Seemed to have a agenda, glossed over Mongol negatives like the Millions of deaths to highlight supposed benefits to "society later" . Very little said about the genocide in China and what the extent of the horror inflicted on Baghdad, and the Christians were blamed for the worst of what happened in Baghdad.
    A very good subject and I want to read more, but more balanced good and bad.

    6 of 9 people found this review helpful
  •  
    Robert Los Angeles, CA 03-25-15
    Robert Los Angeles, CA 03-25-15 Member Since 2014

    I love to read audiobooks!

    HELPFUL VOTES
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    "Super bias"

    The author's bias against organized religion is palpable and distracts from an otherwise interesting historical narrative. The Mongols were violent people. So too were many other societies.

    2 of 3 people found this review helpful
  •  
    CHET YARBROUGH LAS VEGAS, NEVADA, United States 06-17-14
    CHET YARBROUGH LAS VEGAS, NEVADA, United States 06-17-14 Member Since 2015

    Faced with mindless duty, when an audio book player slips into a rear pocket and mini buds pop into ears, old is made new again.

    HELPFUL VOTES
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    "REVISIONIST HISTORY"

    Revisionist history is a speculative business; particularly when corroborating evidence is scarce and documentation is based on translation. Like the new testament’s record of Jesus’s life, “The Secret History of the Mongols” is a translation, years after Genghis Khan’s death. The original Mongolian document is missing. The only surviving written record of “The Secret History of the Mongols” is a translation by Chinese scribes. The Chinese translation is bound by the limitations of the translator’s culture.

    Jack Weatherford, the author of this revisionist history recreates a credible story of Genghis Kahn’s life based on China’s translation of “The Secret History…” Weatherford, educated as an anthropologist, visits the homeland of Genghis’s birth and spends time discussing the history of Genghis with Mongol’ descendants.

    2 of 3 people found this review helpful
  •  
    Novie E. Lee 09-07-13 Member Since 2017
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    "Well now, this is an eye-opener!"

    This is not the first Audible book about Genghis Khan I have purchased and read. The other one was very interesting, and I am so glad I bought it first. Keep in mind, I am smiling while I write this because of the irony of the thing. if I had bought this book first, I would never, ever have revisited Genghis again. This book, however accurate it may be, is the bloodiest, most graphic description of horror upon horror inflicted on the world population by a single human being.
    I did not realize that Genghis Khan's era was in the 12th-13th centuries. That's fairly recent in human history. Ole Genghis started out in Mongolia and eventually marched himself right across Russia right on to Europe's doorstep. According to Weatherford, he was a despot and enjoyed subjugating Christians, Jews, and anyone else he took a disliking to. Geez, where was the plague when we needed it?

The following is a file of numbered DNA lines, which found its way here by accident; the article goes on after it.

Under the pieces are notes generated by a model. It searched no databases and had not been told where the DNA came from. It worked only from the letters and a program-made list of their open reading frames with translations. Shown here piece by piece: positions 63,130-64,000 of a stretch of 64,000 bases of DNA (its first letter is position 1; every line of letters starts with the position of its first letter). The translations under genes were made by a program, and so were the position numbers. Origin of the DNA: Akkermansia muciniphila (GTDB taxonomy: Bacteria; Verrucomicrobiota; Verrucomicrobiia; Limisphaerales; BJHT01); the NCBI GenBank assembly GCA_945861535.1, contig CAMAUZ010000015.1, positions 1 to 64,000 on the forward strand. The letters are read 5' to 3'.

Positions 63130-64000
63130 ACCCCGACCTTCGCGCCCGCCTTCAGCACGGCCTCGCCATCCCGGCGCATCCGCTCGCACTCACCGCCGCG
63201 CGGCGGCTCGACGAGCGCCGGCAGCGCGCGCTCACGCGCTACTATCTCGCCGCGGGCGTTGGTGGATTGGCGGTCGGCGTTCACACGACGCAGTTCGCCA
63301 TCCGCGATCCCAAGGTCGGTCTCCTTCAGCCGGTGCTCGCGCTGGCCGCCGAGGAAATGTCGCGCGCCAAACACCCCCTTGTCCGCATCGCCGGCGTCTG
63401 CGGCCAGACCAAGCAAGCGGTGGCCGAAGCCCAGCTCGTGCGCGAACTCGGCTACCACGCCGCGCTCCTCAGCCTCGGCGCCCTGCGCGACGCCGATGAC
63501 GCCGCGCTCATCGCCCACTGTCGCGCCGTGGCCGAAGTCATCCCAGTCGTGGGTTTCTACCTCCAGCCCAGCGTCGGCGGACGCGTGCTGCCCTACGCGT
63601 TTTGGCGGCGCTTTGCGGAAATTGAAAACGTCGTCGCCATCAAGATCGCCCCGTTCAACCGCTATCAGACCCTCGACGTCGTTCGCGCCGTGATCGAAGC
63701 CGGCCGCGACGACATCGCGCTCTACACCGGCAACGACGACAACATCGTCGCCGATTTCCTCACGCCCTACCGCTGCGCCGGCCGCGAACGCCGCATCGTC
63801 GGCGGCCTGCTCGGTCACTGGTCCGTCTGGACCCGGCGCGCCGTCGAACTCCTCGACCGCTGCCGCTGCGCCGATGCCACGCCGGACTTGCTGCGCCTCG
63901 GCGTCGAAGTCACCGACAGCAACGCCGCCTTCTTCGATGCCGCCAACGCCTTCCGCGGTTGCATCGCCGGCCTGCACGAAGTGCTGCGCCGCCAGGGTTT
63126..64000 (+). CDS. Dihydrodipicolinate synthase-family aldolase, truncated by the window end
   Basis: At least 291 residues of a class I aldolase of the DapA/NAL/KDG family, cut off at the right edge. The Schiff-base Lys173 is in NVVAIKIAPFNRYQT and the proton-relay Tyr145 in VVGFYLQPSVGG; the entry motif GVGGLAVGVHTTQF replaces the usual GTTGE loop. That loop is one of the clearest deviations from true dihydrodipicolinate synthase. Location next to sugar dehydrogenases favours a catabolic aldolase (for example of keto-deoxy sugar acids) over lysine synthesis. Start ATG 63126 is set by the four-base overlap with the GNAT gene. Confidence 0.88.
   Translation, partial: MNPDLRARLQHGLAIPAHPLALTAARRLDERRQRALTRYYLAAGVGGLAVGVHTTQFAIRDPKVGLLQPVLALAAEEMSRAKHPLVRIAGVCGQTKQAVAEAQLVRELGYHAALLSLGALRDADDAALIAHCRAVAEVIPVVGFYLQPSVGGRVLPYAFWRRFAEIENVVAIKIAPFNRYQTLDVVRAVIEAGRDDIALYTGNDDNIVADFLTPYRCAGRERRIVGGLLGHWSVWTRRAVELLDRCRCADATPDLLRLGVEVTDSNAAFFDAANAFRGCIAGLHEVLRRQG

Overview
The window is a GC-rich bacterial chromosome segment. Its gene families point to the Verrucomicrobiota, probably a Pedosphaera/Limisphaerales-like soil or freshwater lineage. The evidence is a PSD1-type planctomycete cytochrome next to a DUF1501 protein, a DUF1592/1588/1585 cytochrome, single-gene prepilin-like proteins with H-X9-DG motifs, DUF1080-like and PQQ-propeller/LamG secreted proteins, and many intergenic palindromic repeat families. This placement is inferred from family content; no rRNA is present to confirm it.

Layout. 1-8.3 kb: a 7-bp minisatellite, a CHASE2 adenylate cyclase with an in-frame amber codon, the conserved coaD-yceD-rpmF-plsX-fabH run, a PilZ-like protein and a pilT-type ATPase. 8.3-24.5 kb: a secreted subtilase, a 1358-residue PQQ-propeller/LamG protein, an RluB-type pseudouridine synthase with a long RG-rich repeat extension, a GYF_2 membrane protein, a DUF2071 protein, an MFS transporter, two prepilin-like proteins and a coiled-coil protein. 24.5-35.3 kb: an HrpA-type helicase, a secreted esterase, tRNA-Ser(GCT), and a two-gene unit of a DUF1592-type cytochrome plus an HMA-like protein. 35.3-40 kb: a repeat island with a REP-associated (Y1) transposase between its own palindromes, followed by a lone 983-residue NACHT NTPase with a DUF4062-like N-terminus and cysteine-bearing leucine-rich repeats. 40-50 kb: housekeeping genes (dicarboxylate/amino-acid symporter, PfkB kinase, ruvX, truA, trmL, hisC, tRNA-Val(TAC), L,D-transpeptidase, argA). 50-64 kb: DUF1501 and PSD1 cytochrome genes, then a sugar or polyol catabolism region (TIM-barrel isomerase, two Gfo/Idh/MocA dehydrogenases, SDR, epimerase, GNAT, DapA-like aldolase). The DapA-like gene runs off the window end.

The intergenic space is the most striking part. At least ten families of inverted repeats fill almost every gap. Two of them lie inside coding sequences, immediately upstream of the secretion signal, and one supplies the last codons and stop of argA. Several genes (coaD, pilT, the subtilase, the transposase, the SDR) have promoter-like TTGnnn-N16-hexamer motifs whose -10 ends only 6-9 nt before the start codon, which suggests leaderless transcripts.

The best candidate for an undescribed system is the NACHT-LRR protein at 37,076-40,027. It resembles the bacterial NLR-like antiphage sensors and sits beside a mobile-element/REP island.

Jack Weatherford tells the story of this cruel and inhumane ruler well -- almost too well, as a matter of fact. I suppose I could have gone on with my peripheral knowledge of the man and left it at that, but now, I think Genghis was much, much worse than Hitler. I am of the mind that every monument to him should be bulldozed, every history book should be expunged and humanity should go onward without being reminded that such a being ever existed.

    If you like gore and like to read about human misery, by all means get this book! The narrator is great. He drops all this vileness in your lap like he's describing a picnic in the park. I should like to hear him read something not quite so ghastly. There is a lot of animation in his voice. He's good,

    In closing, I can't say I didn't like the book. I learned a lot listening to it. You know, some things are hard to hear, but there is a message in there somewhere. I hope that future generations never fall into the mindless hopelessness of a creature like Genghis. Maybe reading stuff like this will scare us enough to keep that from happening,

    2 of 3 people found this review helpful
  •  
    Christopher Dallas, TX, United States 01-09-13
    Christopher Dallas, TX, United States 01-09-13 Member Since 2012
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    "Best Book I've Downloaded Here"
    If you could sum up Genghis Khan and the Making of the Modern World in three words, what would they be?

    Enlightening, Engaging, Informative


    What did you like best about this story?

    The story of Genghis Khan and his descendants was eye opening and informative. I learned so much. And the story was so well written it was a pleasure to hit the play button


    Which character – as performed by Jonathan Davis and Jack Weatherford – was your favorite?

    There were no characters per se. But I think Genghis and his wife were the most interesting


    If you were to make a film of this book, what would be the tag line be?

    The greatest general you know nothing about


    Any additional comments?

    If you are at all curious about this subject matter. Download this book.

    2 of 3 people found this review helpful
  •  
    David APO, AE, United States 12-29-12
    David APO, AE, United States 12-29-12 Member Since 2010

    Clarkplus

    HELPFUL VOTES
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    "Forgotten Past"
    Would you consider the audio edition of Genghis Khan and the Making of the Modern World to be better than the print version?

    I would say the audible would be much better simply because of it length.


    Who was your favorite character and why?

    Genghis - who else. Many of the women discussed in the book surpristed me because of the roles they played in the Mongolean culture and politics..


    What about Jonathan Davis and Jack Weatherford ’s performance did you like?

    Very good.


    Did you have an extreme reaction to this book? Did it make you laugh or cry?

    I had a kind of "aha" reaction when reading about his open mind concerning the religions of both his friends and enemies.


    Any additional comments?

    It always amazes me that we in the West forget about the Mongols and what they accomplislished. His attitude concerning the various religions was amazing and, I am sure, help him control those he conquered. There did not seem to be any real religious rebellions. I think we could learn from this.

    2 of 3 people found this review helpful